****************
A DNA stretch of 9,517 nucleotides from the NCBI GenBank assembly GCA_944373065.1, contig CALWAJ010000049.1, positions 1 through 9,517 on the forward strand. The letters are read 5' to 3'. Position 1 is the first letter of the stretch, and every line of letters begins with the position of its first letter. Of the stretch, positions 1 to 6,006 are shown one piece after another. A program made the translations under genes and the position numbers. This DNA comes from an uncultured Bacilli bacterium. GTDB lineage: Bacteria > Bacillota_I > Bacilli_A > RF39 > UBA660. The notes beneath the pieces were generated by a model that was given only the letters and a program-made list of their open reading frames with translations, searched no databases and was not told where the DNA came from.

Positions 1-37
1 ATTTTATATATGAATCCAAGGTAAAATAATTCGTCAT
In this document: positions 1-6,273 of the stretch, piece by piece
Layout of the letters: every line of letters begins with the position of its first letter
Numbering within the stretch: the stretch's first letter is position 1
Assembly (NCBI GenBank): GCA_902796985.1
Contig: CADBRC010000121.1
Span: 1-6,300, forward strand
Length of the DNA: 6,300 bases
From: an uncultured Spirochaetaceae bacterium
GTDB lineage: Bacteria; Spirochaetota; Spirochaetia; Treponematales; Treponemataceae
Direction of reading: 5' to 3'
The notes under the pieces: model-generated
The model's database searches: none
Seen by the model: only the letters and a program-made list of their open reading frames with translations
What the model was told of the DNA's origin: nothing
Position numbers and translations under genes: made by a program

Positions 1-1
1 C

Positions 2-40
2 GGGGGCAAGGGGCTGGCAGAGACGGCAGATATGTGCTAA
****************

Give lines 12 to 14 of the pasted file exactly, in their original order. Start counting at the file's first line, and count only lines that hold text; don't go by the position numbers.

GTDB lineage: Bacteria; Spirochaetota; Spirochaetia; Treponematales; Treponemataceae
Direction of reading: 5' to 3'
The notes under the pieces: model-generated